I was trying to emulate the recipe for Skhug at wikipedia.org using locally-available materials. We can get fresh green Thai chilis, but not jalapeños or serranos as recommended by the recipe there. Anyhow, the recipe there is off by a mile regarding salt. Don’t trust it. But I’m not throwing in the towel on my quest for Skhug yet.
This continued effort will give me another opportunity to not in any way touch my eyes or other mucus membranes with any body part in direct contact with the peppers from the chopping/seeding phase of preparation. I washed repeatedly, but my fingers are still tingling and I’ve had to stop everything at least twice tonight to give my eyes a chance to water the capsicum oils off of them.
You know what a big pain it is to send a bunch of pictures or other files via email? You can zip ’em up to together, but that doesn’t really shrink the file size if you’re sending media content like movies or images or sound files (they’re most likely already compressed, and zipping them doesn’t compress them further). And if your email provider limits the total message size, you have to decide whether to resize your pictures (boo!) or send multiple emails. Plus, there’s the tarbomb issue – unzipped files lying around in your nice clean folders all willy-nilly.
Or maybe these are files you don’t want to publish on your webpage or via flickr or picasa or whatever and you don’t have a file server hooked up to the internet at your disposal.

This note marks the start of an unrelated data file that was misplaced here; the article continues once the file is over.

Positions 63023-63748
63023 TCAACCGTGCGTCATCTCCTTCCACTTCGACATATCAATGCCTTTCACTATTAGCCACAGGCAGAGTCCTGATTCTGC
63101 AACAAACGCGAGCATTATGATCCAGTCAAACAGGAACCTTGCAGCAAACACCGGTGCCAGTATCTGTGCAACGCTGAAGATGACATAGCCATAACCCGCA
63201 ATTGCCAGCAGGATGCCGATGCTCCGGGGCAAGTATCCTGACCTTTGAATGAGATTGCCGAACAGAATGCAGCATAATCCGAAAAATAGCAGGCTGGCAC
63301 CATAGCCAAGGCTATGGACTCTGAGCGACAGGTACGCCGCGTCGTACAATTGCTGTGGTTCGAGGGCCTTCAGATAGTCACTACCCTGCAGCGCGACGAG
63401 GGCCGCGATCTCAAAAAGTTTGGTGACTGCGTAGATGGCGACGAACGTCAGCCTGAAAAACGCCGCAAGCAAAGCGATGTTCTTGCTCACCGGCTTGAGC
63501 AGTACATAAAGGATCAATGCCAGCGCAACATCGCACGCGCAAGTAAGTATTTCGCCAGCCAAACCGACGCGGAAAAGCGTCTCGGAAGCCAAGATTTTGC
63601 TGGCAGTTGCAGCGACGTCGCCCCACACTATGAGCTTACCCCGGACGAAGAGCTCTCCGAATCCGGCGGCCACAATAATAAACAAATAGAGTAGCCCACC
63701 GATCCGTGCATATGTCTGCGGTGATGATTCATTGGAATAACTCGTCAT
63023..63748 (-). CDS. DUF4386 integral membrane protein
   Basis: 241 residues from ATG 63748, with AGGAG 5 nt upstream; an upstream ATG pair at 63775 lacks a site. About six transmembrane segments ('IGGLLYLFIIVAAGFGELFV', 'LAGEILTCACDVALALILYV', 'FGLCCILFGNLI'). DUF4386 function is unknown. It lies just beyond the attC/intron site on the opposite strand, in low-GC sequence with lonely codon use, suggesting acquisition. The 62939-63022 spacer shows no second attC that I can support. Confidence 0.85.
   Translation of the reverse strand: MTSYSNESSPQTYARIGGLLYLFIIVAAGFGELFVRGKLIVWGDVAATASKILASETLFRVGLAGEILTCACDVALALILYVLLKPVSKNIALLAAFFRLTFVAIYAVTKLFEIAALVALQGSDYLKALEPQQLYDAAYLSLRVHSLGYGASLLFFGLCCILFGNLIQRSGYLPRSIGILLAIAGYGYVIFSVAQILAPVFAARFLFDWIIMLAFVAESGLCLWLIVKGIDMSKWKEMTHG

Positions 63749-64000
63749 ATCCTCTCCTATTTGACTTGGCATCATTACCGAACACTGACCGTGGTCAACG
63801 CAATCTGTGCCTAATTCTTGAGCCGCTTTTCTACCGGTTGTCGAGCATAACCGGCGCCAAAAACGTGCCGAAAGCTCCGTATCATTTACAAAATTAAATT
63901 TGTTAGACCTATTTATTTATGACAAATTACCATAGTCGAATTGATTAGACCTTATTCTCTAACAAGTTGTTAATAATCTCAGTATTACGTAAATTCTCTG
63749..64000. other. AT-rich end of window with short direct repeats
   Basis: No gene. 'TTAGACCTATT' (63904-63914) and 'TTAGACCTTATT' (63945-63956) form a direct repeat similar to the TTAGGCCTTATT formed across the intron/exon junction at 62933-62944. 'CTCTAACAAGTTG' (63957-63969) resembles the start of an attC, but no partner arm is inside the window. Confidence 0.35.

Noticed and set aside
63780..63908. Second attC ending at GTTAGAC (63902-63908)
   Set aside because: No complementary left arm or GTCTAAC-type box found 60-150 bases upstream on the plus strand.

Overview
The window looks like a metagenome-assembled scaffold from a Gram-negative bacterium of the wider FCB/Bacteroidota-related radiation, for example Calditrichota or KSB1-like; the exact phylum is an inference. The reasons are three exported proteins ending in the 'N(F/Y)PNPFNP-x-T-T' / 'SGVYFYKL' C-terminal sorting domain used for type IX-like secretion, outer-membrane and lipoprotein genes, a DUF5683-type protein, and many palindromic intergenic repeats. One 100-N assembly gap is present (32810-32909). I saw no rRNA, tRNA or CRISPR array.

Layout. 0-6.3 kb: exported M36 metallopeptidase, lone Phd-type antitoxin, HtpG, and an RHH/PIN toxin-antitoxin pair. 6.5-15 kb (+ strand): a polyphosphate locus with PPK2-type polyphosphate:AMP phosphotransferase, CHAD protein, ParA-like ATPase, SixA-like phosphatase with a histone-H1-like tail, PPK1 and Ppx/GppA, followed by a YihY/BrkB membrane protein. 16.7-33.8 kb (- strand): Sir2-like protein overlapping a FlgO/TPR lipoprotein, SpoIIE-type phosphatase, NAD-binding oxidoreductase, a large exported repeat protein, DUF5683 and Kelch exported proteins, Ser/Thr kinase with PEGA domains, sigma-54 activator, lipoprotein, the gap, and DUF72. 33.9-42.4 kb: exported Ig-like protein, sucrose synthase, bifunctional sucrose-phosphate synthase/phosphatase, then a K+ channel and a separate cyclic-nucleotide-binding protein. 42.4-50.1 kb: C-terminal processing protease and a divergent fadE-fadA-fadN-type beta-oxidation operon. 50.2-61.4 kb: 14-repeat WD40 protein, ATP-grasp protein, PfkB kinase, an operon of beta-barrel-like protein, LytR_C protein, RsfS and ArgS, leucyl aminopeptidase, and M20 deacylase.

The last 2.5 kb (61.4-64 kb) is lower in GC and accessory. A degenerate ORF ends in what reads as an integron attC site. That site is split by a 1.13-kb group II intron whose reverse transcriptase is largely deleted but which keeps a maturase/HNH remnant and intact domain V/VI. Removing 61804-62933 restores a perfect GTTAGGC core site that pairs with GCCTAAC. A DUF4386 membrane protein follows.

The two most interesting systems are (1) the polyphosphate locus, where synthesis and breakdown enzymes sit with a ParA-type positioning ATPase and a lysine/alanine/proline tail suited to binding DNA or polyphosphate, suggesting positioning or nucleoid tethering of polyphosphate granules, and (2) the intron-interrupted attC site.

Try Dropbox. You can drag and drop files through your operating systems’ native file management programs (i.e., Finder on Mac OS X, your file manager of choice on Linux, or even Windows Explorer on Windows) and they magically appear on remote users’ computers. You define which files and which remote users. Even your parents can do it (provided they can get the picures off of their camera).
Here are the details:
- It works on Macs, PCs, and Linux (more about the Linux version below).
- You need a login (an email address) and password, which you set up at getdropbox.com. You also need to know the email addresses of the people with whom you want to share files.
- You set up folders containing files and then set the permissions on a per-folder basis. This way, you’re not sharing all your content with everyone all the time. Example: you and your siblings can collaborate on a birthday present for a parent by keeping the files you want to share in the Planning Mom’s Birthday folder without Mom getting wind of it. And Mom can still share files with you via other folders.
- You don’t really have to install any of the software, since it’s all doable via the getdropbox.com website, but the easiest way to do it is after installing the software.
- It’s free – for up to a couple GB of storage. If you need more, you can pay for it.
I’ve been using it for about a year I guess on our Mac and it works really well. Thanks to Carrie Jo for suggesting it to me originally.
Now, more about that Linux stuff I mentioned above:
- There are packages available for Fedora Core and Ubuntu and, of course, souce.
- Wait, the Ubuntu packages require Nautilus and/or other GNOMEy stuff? What about Kubuntu or KDE users in general?
- Google is your friend. I found the following advice, which worked great:Dropbox without Gnome : Sounds From The Dungeon
Those instructions work, but here are a few more details.
- In step #2, “$HOME” means your home directory; probably /home/yourusernamehere
- In step #3, I had to start the daemon from the command line with an ‘&’ at the end of the command. The wizard didn’t seem to want to work otherwise.
After that, it was cake.